More and more, the U.S. government appears to be a crumbling empire unable to secure its own borders or serve its own citizens. Just as the Roman Empire devolved into a series of feuding Italian city-states, it’s possible to see a United States fragmented along ethnic, religious and political lines. People are more likely to live in areas that are politically hegemonic; recent studies have showed electoral districts being won by larger and larger margins. Several states have nascent secessionist movements that come from both sides of the political spectrum. Increased cultural diversity creates more insular behavior, even between people within the same cultural or ethnic groups.

Here in New York City, while our stronger local government has insulated us from some of the worst of the federal government’s dysfunction, the can-do spirit of New Yorkers is already hard at work looking for local solutions to our problems.

2 comments:

Emily said...

What I think is interesting about being a localvore is how its on the one hand very much tying a person to their community, to the land and it touches on the traditional American "can do" value, yet at the same time it wholley rejects the American ideal of capitalism. As small local companies grow they become huge national corporations, giving only lip service to their original missions (case in point, currently and for the last fcew months the only "fresh" garlic available in Whole Foods has been imported from China).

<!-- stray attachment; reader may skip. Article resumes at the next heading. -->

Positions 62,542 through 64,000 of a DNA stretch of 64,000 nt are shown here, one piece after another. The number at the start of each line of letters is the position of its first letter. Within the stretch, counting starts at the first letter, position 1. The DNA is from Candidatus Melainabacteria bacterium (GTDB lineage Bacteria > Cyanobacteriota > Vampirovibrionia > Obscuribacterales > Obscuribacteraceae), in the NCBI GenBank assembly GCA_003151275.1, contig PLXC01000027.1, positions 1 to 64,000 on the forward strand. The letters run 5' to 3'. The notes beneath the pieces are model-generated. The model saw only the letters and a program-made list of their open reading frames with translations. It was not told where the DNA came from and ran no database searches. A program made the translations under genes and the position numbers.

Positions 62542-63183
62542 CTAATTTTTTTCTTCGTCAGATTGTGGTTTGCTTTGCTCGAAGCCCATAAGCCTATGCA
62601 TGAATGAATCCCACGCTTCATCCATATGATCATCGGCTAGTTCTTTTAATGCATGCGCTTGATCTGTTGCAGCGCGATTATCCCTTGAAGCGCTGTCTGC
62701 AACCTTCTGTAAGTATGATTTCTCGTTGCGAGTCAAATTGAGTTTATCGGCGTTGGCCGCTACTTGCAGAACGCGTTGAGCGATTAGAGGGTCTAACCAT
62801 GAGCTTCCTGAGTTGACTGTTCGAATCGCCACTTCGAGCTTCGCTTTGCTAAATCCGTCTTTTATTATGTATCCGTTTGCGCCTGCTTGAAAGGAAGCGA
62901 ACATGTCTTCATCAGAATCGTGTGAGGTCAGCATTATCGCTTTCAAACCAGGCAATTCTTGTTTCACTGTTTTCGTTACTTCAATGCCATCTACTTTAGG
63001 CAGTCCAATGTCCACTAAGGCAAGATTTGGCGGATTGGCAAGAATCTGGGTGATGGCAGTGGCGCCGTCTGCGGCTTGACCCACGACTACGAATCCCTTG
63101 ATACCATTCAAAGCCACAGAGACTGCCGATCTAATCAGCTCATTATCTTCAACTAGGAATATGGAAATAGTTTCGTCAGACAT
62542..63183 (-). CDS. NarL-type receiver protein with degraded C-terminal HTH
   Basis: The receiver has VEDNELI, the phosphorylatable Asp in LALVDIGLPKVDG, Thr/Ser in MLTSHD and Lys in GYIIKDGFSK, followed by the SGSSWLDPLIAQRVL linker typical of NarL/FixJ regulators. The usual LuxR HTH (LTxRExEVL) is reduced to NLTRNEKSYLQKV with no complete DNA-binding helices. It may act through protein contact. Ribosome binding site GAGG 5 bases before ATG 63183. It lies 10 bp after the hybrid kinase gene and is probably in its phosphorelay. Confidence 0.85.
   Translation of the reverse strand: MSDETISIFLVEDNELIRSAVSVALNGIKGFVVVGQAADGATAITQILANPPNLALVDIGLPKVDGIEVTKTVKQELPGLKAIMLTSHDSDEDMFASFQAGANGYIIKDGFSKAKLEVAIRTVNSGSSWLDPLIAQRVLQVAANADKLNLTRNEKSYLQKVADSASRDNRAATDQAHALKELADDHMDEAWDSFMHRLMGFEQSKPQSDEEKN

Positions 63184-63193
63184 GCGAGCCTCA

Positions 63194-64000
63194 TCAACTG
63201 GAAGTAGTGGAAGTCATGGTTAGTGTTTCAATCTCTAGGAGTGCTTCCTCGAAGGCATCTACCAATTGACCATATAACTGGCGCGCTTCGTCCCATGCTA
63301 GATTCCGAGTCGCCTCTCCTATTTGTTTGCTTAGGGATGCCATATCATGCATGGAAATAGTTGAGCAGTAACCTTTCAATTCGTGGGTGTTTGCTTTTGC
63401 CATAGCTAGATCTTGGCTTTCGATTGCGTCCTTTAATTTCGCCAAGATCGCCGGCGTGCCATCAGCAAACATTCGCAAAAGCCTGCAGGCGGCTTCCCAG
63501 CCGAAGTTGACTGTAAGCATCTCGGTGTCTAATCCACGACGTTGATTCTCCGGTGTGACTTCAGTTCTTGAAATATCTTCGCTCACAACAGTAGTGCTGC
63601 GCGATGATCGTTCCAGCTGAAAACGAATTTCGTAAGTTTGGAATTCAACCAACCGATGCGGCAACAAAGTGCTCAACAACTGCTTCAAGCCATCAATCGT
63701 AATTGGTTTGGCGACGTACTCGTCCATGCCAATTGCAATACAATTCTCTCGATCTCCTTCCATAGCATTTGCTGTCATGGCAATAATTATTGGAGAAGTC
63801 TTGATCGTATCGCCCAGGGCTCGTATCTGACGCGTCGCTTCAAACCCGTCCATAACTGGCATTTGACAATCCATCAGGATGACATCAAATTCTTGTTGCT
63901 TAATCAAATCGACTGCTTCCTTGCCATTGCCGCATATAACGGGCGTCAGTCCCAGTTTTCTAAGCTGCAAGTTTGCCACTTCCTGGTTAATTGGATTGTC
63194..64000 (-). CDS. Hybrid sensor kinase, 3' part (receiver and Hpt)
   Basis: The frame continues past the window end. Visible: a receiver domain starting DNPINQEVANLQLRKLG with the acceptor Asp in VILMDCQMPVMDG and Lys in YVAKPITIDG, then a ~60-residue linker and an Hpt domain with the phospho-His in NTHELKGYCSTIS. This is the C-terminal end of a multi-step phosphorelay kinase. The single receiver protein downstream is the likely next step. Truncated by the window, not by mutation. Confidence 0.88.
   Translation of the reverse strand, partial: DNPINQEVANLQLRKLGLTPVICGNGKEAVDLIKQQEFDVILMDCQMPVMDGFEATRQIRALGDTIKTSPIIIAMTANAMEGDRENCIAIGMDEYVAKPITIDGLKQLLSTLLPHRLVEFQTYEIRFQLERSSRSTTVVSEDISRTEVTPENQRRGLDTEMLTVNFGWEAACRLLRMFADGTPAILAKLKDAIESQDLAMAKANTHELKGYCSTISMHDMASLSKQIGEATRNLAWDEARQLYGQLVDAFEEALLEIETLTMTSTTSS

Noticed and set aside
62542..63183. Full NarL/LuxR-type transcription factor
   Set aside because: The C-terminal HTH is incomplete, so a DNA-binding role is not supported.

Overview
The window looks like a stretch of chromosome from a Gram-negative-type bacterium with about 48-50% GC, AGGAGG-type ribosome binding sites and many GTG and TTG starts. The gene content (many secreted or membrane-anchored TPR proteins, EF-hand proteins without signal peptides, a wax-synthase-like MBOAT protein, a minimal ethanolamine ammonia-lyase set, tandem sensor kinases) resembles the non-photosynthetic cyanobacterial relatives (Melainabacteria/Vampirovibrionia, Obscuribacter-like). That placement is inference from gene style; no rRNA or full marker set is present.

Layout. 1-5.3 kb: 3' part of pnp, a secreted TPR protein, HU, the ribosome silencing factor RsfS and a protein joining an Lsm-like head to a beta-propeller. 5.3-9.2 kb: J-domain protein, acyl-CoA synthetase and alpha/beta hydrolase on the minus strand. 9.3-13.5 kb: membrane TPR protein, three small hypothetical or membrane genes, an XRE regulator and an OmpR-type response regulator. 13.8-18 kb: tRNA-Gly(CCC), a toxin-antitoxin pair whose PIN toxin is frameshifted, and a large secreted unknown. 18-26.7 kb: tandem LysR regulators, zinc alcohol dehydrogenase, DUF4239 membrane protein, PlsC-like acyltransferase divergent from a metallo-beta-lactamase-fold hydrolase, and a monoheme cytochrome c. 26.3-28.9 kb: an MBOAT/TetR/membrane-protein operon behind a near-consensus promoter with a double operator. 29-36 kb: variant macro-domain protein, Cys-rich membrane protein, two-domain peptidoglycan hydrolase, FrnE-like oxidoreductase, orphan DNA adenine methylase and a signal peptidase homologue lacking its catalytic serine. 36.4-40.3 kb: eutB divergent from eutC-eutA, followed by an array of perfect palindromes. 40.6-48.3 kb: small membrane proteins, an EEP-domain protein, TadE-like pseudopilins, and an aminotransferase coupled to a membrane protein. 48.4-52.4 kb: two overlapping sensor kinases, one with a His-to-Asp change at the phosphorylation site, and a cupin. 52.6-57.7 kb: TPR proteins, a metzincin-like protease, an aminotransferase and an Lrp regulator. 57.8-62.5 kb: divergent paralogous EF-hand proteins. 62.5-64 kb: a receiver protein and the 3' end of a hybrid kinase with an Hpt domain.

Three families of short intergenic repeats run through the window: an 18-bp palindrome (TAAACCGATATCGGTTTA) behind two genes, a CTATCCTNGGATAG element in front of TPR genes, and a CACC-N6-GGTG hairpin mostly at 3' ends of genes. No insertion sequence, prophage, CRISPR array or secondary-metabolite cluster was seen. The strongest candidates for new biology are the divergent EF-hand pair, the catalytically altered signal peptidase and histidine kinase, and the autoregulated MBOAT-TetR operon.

It presents and interesting and challenging conflict of values for me...

OfTroy said...

I see (and agree) with many of your points--

I see it as a matter of scalability--some systems (email say) can grow and grow--and at some point--the number of users outgrow the system.

This is part of what is happening I think--my senator (1 of 2) Schumer, say is a person I vaguely know –and he represents MILLIONS (½ of the 8 million in NYC; ½ of the 1 million in Buffalo; ½ of all the other NYers (another 8 million or so)


about half of NYState is urban, another large percent is suburban, and another (shrinking) percent of the population is rural (and agricultural in nature)

How can he work for all of us? The poor, the rich, the self employed, the stay at home parents? The financial systems, the social systems? So many conflicts, and so little time for him to connect to the people he represents.

When we started, a senator represented few than ½ of a million people--and it was largely an rural and agricultural

Today, our representatives --(supposedly closer to our needs/and more representative of them) now represent over 600,000 people--(more than ½ a million!)--more than a Senator represented at the founding of this nation.

We have reached the end of the scale. Our population is too big for meaningful goverment (I think, at times NYC is too big for meaningful government by 1 mayor!)

We will move along, not quite working—but the system is going to fail. The center will not hold.